My Grandfather fought in WWII in the Battle of the Bulge.
It was cold and miserable and he use to tell me that Americans had no idea how close we came to losing this battle. I was about 16 or 17 when he told me about it. Still in High School, I was writing a paper on WWII and Pop Pop was my source. My only source.
I got an 'A'.
He had been in WWII for a few years and during the Battle he captured a couple of Germans. I remember he told me that the only reason why he captured them was because he got his gun up before they got theirs up.
He had literally stumbled upon them in the woods while he was on patrol. He said they didn't give him any problems because they were starving and freezing to death in the cold winter air.
Basically my Grandfather said they were young and miserable and happy to surrender because the Americans made sure they had warm clothes and were fed. And Germans couldn't get supplies to their soldiers so they were starving and freezing to death.
My Grandfather brought home spoils of war - a German saber, a few rings, and one of those 3-D photograph things where you put the slide in front of the glasses to see the photo in 3-D. Too bad everything was lost over the years.
I actually think my history teacher kept the 3-D photo thing when I brought it in to show along with my paper. There were a ton of photos of Hitler - my Grandfather had "liberated" them from a German schoolhouse.
Anyway until the day he died he held a grudge against the Germans - nothing he ever owned came from Germany - or from Japan for that matter. I guess some things you never get over.
My Grandmother told me that one of his spoils of war was a big Swaskia flag.
Yep he brought one of those home with him from the war.
She told me he put it on the floor of his work shed so that he could walk on it everyday.
Every. Single. Day.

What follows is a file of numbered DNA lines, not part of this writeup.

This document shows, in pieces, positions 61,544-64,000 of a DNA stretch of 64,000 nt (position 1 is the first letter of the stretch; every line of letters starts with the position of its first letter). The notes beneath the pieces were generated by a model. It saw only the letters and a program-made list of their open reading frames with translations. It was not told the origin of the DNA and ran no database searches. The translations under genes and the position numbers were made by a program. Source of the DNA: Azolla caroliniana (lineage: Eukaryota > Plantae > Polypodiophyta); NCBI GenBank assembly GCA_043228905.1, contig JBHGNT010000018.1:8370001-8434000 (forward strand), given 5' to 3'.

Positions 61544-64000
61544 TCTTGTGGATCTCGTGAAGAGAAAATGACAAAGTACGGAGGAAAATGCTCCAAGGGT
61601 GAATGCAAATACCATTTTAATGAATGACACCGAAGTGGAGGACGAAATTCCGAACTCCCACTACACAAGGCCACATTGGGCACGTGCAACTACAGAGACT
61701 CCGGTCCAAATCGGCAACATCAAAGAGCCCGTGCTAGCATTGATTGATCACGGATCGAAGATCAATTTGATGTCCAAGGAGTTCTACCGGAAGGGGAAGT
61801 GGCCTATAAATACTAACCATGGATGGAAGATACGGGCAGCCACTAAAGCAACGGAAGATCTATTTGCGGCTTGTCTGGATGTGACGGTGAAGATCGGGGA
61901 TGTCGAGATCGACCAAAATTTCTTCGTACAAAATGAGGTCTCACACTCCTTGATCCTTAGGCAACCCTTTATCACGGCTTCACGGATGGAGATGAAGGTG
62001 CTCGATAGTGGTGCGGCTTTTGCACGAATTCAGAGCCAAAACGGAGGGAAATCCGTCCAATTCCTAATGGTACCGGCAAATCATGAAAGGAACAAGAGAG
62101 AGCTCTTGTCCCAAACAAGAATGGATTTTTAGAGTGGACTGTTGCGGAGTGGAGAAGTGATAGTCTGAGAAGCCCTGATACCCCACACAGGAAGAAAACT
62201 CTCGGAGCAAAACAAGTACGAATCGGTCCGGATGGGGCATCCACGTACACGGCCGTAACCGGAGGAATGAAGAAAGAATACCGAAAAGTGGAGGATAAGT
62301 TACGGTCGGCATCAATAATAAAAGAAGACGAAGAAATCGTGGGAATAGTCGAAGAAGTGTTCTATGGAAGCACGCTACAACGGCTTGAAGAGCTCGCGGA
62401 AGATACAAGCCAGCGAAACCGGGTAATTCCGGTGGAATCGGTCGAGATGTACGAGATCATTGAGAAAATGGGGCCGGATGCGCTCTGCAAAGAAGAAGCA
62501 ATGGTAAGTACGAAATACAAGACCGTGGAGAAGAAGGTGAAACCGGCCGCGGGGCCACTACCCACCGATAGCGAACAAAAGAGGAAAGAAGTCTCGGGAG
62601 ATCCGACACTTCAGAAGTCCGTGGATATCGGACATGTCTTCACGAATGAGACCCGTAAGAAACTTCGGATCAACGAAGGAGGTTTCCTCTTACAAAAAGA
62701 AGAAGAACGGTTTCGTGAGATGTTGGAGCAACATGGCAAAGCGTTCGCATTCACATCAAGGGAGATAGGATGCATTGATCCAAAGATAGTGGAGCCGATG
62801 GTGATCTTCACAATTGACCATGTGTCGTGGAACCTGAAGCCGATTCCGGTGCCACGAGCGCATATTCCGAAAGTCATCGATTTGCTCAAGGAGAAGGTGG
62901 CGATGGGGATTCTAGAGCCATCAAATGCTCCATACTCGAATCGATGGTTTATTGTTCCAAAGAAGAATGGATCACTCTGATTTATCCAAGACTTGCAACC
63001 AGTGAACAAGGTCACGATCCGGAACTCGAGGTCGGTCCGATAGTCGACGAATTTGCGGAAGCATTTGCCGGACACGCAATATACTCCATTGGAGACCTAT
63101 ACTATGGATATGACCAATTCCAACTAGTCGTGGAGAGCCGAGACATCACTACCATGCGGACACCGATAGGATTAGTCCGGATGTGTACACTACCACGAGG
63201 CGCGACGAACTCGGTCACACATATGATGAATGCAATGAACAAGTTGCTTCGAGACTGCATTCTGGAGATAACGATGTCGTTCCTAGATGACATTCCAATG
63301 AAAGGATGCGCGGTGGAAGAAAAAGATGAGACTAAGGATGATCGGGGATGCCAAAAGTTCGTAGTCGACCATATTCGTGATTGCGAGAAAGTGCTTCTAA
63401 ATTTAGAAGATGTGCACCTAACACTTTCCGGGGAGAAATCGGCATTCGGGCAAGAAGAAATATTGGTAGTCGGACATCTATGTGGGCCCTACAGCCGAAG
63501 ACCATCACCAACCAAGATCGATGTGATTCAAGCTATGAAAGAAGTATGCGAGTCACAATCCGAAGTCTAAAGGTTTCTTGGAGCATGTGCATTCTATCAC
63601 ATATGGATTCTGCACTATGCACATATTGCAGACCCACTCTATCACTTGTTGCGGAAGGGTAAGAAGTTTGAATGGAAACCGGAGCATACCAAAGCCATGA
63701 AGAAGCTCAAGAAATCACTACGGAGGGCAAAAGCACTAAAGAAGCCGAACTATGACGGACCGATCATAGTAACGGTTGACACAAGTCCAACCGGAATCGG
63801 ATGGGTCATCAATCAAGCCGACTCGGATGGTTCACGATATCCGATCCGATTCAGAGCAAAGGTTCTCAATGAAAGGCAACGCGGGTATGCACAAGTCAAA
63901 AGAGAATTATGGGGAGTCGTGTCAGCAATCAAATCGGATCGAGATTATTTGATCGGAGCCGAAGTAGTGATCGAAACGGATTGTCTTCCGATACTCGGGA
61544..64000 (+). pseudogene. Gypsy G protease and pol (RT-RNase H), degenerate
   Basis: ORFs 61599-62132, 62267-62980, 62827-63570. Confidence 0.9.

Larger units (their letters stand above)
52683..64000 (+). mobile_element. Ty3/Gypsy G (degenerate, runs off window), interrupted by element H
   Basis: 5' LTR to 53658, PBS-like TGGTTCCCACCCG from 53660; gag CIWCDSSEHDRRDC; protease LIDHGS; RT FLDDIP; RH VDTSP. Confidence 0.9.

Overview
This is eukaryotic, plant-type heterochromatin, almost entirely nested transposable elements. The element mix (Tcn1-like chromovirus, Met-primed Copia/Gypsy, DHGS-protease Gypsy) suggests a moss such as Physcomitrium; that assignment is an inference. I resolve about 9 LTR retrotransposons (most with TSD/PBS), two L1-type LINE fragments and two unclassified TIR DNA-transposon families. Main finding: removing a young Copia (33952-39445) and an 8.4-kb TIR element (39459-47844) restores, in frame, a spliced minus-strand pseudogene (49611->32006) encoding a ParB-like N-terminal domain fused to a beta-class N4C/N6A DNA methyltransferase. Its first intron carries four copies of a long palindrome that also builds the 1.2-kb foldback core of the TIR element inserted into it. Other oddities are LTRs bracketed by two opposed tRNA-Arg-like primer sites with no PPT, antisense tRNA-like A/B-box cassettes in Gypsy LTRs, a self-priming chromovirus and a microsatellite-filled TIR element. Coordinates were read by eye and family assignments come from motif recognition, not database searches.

Until it disintegrated.
Into teeny tiny pieces.
She told me it took years for it to disintegrate.
The story / joke below reminded me of him when I read it. I'm not sure if it's true or a joke, to be quite honest French customs officers have never been this nasty to me. But it could be.
Robert Whiting, an elderly gentleman of 83, arrived in Paris by plane. At French Customs, he took a few minutes to locate his passport in his carry on.
"You have been to France before, monsieur?" the customs officer asked sarcastically.
Mr. Whiting admitted that he had been to France previously.
"Then you should know enough to have your passport ready.."
The American said, ''The last time I was here, I didn't have to show it."
"Impossible. Americans always have to show your passports on arrival in France !"
The American gave the Frenchman a long hard look. Then he quietly explained, ''Well, when I came ashore at Omaha Beach on D-Day in 1944 to help liberate this country, I couldn't find a single Frenchmen to show a passport to."
You could have heard a pin drop.
I miss my Grandfather - and now that I'm older there are so many questions I'd ask him. But I am thankful that I was somewhat wise as a 16 year old because I use to sit and hang out with him at least 2 or 3 times a week.
I'll always treasure those memories.